Review - Easy Star All-Stars

You didn't know you needed a dub reggae version of Bowie's Ziggy Stardust album, did you? Well now you do! Here's Marc Nash's review of Ziggy Stardub by the Easy Star All-Stars...

I’m not sure which are more terrifying words to hear applied to a classic work of art: ‘mash-up’ or ‘reboot’. And yet I could not resist listening to a mash-up of two of my musical favourites, dub reggae (which, after all, is a genre all about reversioning things) and David Bowie’s seminal 1972 album Ziggy Stardust: One of two albums that originally opened me up to music as a pre-teen. And while the classic rock and roll riffs are given the ska/rocksteady treatment, the vocals are shared between some stellar reggae names such as Maxi Priest, Steel Pulse and Carlton Livingston (who voiced one of my all-time favourite tracks ever, 100 Weight Of Collie Weed (itself given a fine reworking by World Domination Enterprises)).

However, the plethora of vocalists and reggae styles just makes me yearn for the original. It’s the constancy of Bowie’s voice and vision that elevates Ziggy Stardust to the highest heavenly levels. Bowie’s vocal phrasing and emotional oomph are so crucial to making these songs work and stay with the listener, even 50 years on. Bowie perfectly executes the rock and roll excess and bombast, which when given reggae’s sunshine cheery upbeat loses something. Though Maxi Priest does sterling battle with Starman, the jaunty reggae backing just seems flimsy, it really needs the more rounded rock riffs that ramp up the acoustic opening of the original. It’s interesting that the strained desperation of the female vocalists Macy Gray & Naomi Cowan that best hint at Bowie’s deeply flawed Ziggy character.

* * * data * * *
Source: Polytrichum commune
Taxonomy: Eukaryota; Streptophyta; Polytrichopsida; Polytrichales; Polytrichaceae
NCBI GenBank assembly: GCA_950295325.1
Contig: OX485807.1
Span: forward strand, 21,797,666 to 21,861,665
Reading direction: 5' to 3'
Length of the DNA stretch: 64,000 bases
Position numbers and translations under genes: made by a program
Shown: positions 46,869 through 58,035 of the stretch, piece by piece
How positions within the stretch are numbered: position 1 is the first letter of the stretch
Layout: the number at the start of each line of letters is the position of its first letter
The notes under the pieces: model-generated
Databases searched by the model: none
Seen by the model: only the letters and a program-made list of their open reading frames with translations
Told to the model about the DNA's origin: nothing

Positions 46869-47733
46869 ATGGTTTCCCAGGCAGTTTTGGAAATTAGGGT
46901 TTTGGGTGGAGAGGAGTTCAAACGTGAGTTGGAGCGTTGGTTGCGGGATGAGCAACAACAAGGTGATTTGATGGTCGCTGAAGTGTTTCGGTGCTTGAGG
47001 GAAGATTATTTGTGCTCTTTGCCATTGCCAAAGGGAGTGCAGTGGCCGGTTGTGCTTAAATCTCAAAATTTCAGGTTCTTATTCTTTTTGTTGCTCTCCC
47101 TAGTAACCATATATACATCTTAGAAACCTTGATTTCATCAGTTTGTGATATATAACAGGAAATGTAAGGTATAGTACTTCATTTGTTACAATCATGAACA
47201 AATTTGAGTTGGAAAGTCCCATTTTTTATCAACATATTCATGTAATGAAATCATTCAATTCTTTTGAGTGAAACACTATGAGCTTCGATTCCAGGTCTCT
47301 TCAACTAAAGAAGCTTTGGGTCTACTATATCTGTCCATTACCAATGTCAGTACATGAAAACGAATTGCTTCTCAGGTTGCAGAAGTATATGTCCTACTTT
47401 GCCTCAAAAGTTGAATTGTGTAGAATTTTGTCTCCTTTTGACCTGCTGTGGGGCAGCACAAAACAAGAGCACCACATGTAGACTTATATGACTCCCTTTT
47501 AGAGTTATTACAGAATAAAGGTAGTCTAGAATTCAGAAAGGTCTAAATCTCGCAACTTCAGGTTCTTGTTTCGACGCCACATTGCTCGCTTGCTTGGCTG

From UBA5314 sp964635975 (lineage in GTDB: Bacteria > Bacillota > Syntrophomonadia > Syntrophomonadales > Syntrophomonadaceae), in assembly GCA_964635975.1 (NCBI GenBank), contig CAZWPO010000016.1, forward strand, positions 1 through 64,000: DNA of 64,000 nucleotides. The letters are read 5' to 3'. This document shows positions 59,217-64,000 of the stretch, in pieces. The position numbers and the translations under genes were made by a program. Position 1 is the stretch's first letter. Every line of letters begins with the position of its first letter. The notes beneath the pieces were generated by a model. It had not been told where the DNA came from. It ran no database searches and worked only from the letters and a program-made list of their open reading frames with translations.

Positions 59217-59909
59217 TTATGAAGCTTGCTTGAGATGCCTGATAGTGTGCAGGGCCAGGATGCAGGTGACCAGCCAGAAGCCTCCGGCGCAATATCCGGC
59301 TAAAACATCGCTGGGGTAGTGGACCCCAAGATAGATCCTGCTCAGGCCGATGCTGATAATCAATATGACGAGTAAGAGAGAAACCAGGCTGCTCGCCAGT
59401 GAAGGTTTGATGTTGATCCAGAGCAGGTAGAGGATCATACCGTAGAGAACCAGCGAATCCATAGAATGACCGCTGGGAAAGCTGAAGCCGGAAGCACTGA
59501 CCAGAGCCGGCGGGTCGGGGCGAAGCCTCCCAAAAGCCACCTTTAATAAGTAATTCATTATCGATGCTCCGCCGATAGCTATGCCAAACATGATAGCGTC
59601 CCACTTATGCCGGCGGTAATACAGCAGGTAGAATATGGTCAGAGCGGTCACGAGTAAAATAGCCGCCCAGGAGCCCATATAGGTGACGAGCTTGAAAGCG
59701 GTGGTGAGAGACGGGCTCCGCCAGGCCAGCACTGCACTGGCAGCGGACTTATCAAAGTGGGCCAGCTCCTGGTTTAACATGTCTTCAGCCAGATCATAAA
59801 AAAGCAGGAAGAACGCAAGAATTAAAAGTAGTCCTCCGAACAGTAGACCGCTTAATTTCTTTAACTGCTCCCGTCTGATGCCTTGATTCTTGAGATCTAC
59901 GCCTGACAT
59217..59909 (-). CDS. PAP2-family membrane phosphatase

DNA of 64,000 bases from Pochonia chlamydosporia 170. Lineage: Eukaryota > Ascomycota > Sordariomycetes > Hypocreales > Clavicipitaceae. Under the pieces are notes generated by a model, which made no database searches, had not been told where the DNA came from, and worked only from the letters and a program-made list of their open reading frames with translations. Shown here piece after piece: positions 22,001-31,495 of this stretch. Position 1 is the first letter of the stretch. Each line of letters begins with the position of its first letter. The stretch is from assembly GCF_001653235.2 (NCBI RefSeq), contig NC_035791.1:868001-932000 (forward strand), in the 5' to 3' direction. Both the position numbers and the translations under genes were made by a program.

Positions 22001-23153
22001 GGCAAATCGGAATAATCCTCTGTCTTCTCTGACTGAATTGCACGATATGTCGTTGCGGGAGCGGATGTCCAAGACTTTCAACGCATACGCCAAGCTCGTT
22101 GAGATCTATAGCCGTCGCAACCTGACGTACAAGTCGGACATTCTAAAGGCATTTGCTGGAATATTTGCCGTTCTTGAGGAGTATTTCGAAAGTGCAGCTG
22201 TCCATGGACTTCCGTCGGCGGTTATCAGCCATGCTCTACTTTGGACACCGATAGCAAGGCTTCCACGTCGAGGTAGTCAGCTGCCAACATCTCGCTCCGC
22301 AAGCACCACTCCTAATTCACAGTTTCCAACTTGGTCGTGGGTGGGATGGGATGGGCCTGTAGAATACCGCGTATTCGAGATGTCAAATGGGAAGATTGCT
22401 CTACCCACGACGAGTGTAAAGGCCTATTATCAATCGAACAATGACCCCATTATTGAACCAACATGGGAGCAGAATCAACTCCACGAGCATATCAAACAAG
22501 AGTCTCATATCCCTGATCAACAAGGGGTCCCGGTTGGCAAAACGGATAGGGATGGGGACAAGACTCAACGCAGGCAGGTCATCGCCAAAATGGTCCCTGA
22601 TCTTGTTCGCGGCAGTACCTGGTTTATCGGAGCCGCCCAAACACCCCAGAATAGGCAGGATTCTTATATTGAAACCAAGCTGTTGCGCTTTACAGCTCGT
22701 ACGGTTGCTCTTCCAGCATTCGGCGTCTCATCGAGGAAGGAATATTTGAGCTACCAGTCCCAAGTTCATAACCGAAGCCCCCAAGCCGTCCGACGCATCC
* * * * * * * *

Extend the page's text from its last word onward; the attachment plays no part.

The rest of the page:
But, towards the end, we come to the strength of the album, three tracks given the full dub treatment. And then the legacy of 50 years of the original album on a musical level makes sense. The plaintive piano of Five Years, which is all Bowie suggests the Earth has left to live, reinforced by an echoey chorale and the slowed down reggae beat and choppy guitar. Yep, a dawning realisation that the end is imminent is admirably conveyed here. A thickened-out sounding version of Bowie’s original. Dub finds the spaces in-between the hectic soundscapes of music and really enhances the technologically limited 1972 mix where the sound veers towards the brittle and tinny in places. Ironically, the 1972 album was recorded on the relatively new 16-track mixing desk, whereas the dub pioneers of the 1960s were restricted to just 4-track desks, which prompted their experiments with sound to get around the restrictions.

So, a mixed experience to be sure. I think both Bowie and reggae come off just about unscathed, though neither are really enhanced by this endeavour. Which for a mash-up is probably the best you could wish to hope for.

Listen to Five Years which features Steel Pulse   

Marc Nash is on Twitter as @21stCscribe. His books are available from Amazon here.

Image - Amazon

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